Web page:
Reading Notes for:
Shifting the Task at Hand
On March 20, 2003, President George W. Bush ordered an invasion of Iraq by US-led forces. After a series of rapid military strikes that crushed the government of Saddam Hussein, it eventuated in an extended, agonizing, and brutal slog that cost the United States dearly in blood, money, prestige, and global influence. The Bush administration’s initial justification for the war—to rid the region of Saddam’s cache of “weapons of mass destruction”—was debunked (the weapons never materialized) and was revised regularly to incorporate such new purposes as eliminating Saddam’s humanitarian abuses, terminating Iraq’s support of Al Qaeda, safeguarding the world’s oil supply, and establishing a bulwark for democracy in the Middle East. Nonetheless, the administration deflected attention from these questionable and shifting reasons through an ingenious media program—
The “embedded reporter program” of the war in Iraq was the product of a joint decision by US officials and major media bureau chiefs to place reporters directly within combat units—to eat, sleep, and travel with them—during the course of military operations.
Those human interest stories are also highly coveted by news media for their audience-drawing powers.
Also, the personal observations of journalists from around the world (nearly 40 percent of embedded slots went to non-US news agencies) provided an invaluable kind of risk protection to the military—from possible untruths about the war coming from Saddam’s government.
At an academic conference one year after the invasion, Colonel Rick Long, who was head of media relations for the US Marine Corps, was asked why the military advocated for the program. Indeed, 93 percent of all stories filed by embedded journalists came from the soldiers’ perspectives, compared with less than half of that from their unembedded counterparts.
Something crucial was lost, though, in this deepened but narrowed coverage: the embedded journalists—whose reports received an astonishing 71 percent of front-page war coverage during the conflict—were not reporting in any meaningful way on the broader political issues involved, such as the justifications for the war (as an example, the absence of weapons of mass destruction was mentioned in just 2 percent of all stories) or the operation’s impact on US standing and power abroad. How could we expect anything else of them? Their eager superiors assigned them to cover what one analysis termed “the minutiae of the conflict,” which absorbed all of their time, energy, and consideration.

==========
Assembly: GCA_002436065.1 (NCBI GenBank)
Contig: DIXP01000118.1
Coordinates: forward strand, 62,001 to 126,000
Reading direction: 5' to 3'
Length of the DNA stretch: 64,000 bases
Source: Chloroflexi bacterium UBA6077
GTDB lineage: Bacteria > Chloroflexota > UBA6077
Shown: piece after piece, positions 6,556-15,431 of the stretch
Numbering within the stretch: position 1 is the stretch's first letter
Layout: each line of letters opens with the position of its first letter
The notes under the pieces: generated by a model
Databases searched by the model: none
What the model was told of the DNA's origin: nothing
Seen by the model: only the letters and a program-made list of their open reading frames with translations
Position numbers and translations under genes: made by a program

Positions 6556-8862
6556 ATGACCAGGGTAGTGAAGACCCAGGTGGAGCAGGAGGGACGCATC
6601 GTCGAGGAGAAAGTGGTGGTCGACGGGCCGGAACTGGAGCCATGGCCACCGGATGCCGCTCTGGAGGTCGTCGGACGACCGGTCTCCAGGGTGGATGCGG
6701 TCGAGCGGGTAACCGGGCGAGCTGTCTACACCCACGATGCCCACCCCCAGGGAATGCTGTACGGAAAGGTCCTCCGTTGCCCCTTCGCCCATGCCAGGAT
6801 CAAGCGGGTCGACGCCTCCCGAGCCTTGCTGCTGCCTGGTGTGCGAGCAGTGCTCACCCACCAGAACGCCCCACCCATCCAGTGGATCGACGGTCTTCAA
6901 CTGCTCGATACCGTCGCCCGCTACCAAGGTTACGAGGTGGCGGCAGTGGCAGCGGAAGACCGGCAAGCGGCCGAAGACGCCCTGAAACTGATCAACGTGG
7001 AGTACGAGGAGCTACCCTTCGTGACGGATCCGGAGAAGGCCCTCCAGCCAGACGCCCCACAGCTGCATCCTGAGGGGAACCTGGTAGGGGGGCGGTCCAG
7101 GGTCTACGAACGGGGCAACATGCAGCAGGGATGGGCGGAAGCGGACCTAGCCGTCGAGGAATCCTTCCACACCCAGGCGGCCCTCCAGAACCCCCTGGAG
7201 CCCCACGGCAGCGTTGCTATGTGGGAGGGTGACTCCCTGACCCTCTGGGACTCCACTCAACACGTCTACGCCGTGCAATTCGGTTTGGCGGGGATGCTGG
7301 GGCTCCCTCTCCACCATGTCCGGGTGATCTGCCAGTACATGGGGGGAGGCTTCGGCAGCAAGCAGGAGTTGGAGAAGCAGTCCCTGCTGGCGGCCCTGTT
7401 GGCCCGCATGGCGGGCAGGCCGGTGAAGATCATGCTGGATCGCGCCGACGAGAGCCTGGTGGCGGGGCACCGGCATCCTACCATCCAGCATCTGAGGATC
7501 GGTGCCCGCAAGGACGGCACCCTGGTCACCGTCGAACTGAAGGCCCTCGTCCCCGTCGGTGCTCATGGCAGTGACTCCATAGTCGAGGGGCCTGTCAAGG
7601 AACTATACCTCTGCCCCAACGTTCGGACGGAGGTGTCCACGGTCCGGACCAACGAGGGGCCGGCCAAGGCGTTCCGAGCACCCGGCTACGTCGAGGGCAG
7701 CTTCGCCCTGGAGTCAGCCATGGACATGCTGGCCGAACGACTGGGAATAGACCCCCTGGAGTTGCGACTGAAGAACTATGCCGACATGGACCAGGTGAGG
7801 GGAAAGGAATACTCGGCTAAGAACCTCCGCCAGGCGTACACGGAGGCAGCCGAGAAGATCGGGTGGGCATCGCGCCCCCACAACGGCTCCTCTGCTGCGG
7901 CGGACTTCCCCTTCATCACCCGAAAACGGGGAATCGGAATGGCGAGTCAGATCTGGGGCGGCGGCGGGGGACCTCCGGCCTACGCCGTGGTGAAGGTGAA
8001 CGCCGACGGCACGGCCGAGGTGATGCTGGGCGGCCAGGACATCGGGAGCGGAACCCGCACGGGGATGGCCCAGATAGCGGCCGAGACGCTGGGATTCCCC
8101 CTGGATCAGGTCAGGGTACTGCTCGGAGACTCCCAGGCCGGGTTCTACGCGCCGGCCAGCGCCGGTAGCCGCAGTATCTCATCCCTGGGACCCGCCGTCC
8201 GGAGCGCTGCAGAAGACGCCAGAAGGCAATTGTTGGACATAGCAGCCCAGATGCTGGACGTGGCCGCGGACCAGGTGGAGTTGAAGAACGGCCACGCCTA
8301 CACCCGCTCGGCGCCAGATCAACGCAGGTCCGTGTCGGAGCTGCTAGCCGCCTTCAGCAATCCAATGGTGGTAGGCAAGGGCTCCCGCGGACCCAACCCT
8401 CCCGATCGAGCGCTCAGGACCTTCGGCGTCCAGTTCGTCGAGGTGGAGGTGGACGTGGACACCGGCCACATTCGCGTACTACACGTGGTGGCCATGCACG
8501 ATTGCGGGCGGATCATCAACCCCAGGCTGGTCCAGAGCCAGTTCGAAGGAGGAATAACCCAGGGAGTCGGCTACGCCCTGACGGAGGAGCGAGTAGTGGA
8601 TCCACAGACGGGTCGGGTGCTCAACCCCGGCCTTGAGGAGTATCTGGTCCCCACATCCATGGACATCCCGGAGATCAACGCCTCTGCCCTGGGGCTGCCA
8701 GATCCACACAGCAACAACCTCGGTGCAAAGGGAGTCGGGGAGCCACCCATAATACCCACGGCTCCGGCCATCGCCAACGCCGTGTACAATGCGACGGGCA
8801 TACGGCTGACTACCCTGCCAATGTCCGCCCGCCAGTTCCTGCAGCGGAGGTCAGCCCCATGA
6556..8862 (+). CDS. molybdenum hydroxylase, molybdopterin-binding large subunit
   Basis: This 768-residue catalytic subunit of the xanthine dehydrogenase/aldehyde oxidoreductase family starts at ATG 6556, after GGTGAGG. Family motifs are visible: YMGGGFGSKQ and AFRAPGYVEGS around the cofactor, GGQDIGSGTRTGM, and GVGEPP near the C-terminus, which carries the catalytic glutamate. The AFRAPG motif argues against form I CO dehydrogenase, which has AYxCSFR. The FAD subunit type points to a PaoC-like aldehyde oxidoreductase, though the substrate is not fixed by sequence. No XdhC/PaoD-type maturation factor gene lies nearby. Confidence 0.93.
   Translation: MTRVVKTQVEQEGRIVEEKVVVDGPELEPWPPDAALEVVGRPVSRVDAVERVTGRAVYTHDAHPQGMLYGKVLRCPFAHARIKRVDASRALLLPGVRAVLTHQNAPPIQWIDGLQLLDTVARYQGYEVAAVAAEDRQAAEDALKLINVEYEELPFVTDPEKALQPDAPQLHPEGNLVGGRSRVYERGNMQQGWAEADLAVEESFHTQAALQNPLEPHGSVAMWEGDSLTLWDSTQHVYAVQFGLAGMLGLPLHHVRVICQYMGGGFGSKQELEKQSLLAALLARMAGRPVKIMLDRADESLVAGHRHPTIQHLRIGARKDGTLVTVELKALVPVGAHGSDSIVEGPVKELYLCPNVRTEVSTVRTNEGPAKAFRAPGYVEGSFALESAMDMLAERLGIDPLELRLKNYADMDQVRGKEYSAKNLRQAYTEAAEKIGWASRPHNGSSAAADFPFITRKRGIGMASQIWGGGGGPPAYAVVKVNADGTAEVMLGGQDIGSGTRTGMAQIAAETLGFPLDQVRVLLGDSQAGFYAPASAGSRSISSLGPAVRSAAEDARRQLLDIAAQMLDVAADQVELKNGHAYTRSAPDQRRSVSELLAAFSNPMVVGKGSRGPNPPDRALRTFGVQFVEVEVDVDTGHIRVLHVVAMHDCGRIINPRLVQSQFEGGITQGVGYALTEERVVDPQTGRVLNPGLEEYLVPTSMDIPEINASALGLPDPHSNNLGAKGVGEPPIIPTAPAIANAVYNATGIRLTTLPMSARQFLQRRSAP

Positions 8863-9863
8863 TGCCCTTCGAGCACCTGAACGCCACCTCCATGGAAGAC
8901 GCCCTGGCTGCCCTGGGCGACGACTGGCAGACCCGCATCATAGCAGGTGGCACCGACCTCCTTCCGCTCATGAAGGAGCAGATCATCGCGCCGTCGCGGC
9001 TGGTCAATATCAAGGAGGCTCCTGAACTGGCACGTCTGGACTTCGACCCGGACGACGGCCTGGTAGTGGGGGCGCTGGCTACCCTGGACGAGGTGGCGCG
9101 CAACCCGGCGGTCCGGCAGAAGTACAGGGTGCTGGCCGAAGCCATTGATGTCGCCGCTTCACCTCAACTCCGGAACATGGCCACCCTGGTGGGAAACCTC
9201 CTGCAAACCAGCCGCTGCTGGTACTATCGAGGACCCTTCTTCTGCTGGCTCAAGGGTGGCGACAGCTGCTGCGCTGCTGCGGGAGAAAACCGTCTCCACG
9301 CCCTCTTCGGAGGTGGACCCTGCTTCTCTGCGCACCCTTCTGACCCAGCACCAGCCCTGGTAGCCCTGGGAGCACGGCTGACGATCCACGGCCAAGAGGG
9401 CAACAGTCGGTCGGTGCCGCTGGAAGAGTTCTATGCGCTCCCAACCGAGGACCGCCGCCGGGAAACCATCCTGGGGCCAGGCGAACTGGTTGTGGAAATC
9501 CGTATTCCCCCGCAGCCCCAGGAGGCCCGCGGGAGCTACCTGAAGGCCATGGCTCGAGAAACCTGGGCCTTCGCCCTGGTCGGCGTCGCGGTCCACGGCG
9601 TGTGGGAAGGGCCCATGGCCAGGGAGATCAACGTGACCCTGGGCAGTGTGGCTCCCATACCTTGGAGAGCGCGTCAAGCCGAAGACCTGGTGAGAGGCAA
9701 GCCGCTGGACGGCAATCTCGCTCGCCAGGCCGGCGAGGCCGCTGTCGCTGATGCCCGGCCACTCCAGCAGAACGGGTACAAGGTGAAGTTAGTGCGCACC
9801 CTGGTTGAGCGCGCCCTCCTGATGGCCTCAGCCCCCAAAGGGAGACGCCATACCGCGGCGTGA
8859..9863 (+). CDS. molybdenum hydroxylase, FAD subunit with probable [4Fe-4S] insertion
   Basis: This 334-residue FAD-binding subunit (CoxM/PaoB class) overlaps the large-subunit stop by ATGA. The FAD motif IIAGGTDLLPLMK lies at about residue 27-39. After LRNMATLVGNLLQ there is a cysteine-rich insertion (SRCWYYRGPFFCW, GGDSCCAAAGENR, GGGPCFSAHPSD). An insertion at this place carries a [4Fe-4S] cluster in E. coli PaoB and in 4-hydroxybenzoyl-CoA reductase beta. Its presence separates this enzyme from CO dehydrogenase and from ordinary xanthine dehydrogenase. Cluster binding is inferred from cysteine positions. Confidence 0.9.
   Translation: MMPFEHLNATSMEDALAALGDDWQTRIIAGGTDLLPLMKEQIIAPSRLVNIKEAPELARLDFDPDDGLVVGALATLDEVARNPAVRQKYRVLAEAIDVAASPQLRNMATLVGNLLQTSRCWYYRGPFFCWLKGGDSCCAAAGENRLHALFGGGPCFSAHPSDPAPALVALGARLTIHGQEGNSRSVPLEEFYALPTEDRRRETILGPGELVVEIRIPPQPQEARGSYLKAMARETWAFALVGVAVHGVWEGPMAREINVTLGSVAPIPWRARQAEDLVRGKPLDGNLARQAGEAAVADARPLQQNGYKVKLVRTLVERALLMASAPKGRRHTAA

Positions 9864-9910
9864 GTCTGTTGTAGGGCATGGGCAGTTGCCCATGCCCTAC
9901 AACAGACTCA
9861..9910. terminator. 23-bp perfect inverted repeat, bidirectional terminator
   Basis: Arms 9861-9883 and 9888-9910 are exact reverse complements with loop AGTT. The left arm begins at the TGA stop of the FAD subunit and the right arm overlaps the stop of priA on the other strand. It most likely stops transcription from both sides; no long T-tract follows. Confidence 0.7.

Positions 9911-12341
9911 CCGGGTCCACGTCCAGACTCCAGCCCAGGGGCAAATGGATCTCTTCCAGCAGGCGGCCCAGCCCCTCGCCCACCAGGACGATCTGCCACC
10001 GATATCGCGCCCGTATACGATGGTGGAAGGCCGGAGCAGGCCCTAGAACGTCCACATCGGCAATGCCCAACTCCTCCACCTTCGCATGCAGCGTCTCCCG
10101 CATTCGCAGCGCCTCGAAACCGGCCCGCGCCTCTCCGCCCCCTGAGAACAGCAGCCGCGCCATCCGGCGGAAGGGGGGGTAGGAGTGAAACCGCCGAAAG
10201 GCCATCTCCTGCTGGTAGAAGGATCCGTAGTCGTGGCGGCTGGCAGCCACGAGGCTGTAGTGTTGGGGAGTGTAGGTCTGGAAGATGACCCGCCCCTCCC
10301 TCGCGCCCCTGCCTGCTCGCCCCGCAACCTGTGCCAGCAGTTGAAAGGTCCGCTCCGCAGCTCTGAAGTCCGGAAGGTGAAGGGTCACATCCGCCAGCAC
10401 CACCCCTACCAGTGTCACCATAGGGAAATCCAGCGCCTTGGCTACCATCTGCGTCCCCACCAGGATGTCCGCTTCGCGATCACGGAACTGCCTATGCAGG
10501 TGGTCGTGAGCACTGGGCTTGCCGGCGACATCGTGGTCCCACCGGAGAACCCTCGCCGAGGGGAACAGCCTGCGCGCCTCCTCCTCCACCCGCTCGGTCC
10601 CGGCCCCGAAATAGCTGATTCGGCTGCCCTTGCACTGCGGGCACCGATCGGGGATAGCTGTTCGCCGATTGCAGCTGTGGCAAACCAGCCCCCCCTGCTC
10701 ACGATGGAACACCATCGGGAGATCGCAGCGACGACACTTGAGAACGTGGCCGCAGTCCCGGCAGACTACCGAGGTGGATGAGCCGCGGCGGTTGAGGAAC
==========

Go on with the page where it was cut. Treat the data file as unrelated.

Because frontline combat factors represented a prime strength of the war, whereas larger strategic ones represented a prime weakness, the effect of the embedded reporter program was to award center stage import to the main success, not the main failure, of the Bush administration’s Iraq campaign. The focusing illusion ensured it.
The stealthy impact of bringing selective attention to a favorable type of information is not limited to the beneficial shaping of an assigned task. As we’ve seen, the persuasive consequences of managing background information and inviting singular evaluation went unrecognized by individuals subjected to those procedures, too.